Dog Retraining Basics

Dog Retraining Basics

Dog Retraining Basic Information

 During the process of dog retraining, and easing his anxiety, you will have to expect some missteps on the dog’s part. There may still be accidents, and anxiety is not resolved overnight. Patience is key. Punishment is not only useless for correcting a problem that has occurred during your absence, it can also compound the problem by making your dog fearful of your arrival. Fear should never be a part of the owner-dog relationship. What works best is an atmosphere of trust and consistency.

 Even as your dog becomes more consistent with going outdoors to relieve himself, he may still be drawn to those places in the home that retain the smell of his urine, or just because of the force of habit. The areas the dog has been soiling will need to be cleaned and deodorized thoroughly. It can also be helpful to douse the areas with scents that will repel the dog from staying. Bitter apple spray works for a lot of dogs, but you can ask your veterinarian for other suggestions so that you have options. In the meantime, while you and your dog are going through the retraining process, do not allow him into those areas unless you are closely supervising.

 Dog retraining techniques for house-soiling dogs are very similar to the techniques used to housetrain a puppy. The key to effective retraining is constant supervision, confinement, and crating. Set up blocks to prevent your dog’s access to rooms where he might relieve himself, and do not leave him in any room alone. Keep him close to you at all times as he is being retrained, even if that means keeping him on a leash all the time.

 If you must leave the dog alone in rooms, you may want to try a remote indoor leash that is attached to the dog. These leashes are designed to deter the behaviors that lead up to soiling – sniffing, circling or squatting – interrupting the behavior enough so that the dog is distracted.  The most effective deterrent is the simplest. Confinement to an area where the dog will not relieve himself, a kitchen or laundry room perhaps, and using a dog or baby gate that blocks the doorway will help your dog to break the habit. Also effective are crates and pens – make sure that the crate is large enough for your dog to stand up and turn around. (See Crate Training Your Dog) If the confinement area also serves as the dog’s bed and play area the dog is much more likely to keep the area clean. 

 Conversely, you may keep the dog confined to an area in which he is allowed to relieve himself, such as a dog run, a papered pen or room, or outdoors.

 Accompany your dog to his appropriate elimination areas and when he has relieved himself reinforce the acceptable behavior with lavish praise and small food rewards. Use a chosen word to cue your dog that it is time for him to relieve himself. “Go” is a commonly used word; it is simple and effective. Begin by using the word before and during the moments that your dog is relieving himself, give a treat and praise after, and over time your dog will associate the action of elimination with the command-reward sequence.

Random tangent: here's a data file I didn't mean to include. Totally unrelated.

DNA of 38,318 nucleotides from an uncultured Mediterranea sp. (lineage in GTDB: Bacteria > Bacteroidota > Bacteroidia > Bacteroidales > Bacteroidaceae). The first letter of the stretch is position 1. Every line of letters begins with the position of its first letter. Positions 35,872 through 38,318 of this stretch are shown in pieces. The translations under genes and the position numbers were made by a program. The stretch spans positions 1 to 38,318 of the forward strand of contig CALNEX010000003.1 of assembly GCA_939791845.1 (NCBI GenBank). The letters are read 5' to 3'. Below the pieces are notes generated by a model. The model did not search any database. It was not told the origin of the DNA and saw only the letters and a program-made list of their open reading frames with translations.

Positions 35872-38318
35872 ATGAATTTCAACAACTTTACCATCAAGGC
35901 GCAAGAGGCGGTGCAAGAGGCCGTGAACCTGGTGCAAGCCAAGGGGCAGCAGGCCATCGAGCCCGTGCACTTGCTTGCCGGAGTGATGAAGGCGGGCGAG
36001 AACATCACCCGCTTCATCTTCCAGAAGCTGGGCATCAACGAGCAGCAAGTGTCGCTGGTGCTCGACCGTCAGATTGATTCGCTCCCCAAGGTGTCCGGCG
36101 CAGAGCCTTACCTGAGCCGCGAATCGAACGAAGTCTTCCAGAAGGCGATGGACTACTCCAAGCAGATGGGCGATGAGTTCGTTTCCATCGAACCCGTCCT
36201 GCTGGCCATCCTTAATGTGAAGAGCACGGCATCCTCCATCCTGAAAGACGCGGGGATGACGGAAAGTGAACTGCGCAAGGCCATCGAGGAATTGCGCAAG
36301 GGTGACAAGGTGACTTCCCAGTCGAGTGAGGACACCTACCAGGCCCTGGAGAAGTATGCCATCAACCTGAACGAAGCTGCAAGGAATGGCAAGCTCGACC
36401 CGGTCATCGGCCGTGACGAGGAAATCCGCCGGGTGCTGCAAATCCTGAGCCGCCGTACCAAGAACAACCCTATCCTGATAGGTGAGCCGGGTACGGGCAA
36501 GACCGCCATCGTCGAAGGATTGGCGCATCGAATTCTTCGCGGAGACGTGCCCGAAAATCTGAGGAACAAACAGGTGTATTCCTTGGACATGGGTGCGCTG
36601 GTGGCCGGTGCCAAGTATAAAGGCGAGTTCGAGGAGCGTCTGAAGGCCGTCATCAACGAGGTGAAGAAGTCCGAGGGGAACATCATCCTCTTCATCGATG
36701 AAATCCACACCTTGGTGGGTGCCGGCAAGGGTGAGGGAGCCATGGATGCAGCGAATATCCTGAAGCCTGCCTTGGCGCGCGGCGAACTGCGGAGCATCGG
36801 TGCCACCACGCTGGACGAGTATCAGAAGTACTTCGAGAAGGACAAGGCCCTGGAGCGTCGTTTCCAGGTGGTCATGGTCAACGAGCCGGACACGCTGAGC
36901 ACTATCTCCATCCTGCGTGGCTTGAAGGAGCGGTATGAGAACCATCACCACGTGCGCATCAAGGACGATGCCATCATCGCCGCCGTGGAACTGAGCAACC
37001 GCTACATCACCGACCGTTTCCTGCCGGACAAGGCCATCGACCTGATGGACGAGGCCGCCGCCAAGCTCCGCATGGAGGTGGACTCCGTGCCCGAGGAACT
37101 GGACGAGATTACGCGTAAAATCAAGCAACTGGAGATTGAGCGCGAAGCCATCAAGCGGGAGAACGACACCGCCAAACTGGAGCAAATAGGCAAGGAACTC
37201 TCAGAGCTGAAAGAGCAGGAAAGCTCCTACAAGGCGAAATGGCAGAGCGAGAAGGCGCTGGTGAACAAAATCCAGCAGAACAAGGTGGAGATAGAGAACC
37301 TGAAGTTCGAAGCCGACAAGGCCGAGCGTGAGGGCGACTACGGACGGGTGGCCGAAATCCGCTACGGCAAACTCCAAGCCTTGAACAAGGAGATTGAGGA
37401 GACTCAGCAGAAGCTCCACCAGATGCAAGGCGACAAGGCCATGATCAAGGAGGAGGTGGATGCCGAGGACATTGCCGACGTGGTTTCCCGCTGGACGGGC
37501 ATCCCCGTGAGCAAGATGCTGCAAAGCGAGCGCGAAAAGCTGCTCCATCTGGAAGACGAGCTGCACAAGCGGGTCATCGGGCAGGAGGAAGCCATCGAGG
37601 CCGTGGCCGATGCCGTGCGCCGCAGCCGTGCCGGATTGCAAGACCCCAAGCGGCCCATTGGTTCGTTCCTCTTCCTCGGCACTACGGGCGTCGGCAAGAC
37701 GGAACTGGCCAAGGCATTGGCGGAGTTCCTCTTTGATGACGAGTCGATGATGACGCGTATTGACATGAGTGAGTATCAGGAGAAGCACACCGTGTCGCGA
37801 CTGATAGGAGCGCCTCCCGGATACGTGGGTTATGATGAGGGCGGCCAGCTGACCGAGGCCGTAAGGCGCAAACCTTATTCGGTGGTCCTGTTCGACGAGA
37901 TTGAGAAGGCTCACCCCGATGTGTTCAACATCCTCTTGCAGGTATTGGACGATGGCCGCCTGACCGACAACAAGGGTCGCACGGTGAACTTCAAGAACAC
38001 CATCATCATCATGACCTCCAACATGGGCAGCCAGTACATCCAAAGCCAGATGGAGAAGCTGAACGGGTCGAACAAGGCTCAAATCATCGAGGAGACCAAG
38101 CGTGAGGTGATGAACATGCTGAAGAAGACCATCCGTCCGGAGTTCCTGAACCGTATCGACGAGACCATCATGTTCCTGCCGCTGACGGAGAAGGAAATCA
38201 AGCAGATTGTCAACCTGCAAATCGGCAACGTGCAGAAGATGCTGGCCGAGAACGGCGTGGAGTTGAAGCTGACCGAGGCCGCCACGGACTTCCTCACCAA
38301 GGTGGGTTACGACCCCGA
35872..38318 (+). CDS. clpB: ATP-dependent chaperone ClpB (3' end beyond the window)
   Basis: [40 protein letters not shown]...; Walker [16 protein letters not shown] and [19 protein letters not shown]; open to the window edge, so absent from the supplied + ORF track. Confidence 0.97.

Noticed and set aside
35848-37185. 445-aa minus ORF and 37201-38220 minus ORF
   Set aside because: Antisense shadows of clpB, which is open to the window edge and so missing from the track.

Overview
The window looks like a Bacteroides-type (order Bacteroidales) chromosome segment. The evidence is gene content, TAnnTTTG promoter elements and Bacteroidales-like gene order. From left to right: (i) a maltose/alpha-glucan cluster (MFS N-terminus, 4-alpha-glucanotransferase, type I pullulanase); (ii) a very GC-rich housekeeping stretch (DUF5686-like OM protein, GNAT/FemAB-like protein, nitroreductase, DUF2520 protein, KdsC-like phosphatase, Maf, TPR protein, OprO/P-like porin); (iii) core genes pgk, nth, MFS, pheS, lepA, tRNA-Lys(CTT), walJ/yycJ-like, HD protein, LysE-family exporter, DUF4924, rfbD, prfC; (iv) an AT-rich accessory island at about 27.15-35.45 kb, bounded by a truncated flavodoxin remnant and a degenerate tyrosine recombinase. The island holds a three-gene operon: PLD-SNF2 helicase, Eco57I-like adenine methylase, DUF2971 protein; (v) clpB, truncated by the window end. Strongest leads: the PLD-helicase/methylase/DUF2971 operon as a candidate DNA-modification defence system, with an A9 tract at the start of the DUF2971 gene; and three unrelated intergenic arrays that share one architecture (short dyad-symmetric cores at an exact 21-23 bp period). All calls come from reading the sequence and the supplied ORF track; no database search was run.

Control Feeding Times – Control Elimination

 Some owners find that carefully controlling their dogs’ feeding schedules helps them to control the time their dogs relieve themselves. Dogs usually need to eliminate their bowels around 15-30 minutes after a meal. Dogs that are free fed will often need to relieve themselves at a variety of times throughout the day, making it difficult for the owner to predict when it might occur. It is important to be able to predict your dog’s elimination habits so that you can organize a consistent day for him. Free feeding is discouraged for house-soiling dogs. Instead, feed the dog two to three scheduled meals each day so the dog will be better able to relieve himself at predictable times of the day. In addition, feeding a low-residue diet can also be beneficial; the dog will have less urgency to defecate.

 Complications to Dog Retraining

 The dog that relieves himself inside his crate poses special problems. In these cases, crates and cages are not the ideal training aids. While this can be overcome with training techniques, it may be better to confine the dog to a room where he would normally play or eat, or where he sleeps.

 If the dog is found to have an underlying health issue (See Medical Causes for House-Soiling), the issue will need to be resolved before the retraining can be most effective. However, if the loss of control is due to age or infirmity, you will need to make concessions for him. If the dog cannot control his bladder and bowel movements, he may be as distressed as you are. More frequent trips outside to relieve himself, hiring a dog walker to take him out during the day when you are at work, installing a dog-door if you have a yard that your dog can go out to, or setting up an alternate space where he can be taught to relieve himself – all of these things can help your dog to be more comfortable in his aging body.

 When age related cognitive decline is suspected, your dog may not realize that he is having accidents, or he may have lost the memory of his training. In this case, retraining techniques will be unlikely to work. Your veterinarian may be able to prescribe medication, or help you to plan an appropriate diet for your dog – a diet specially tailored for dogs with cognitive impairment.


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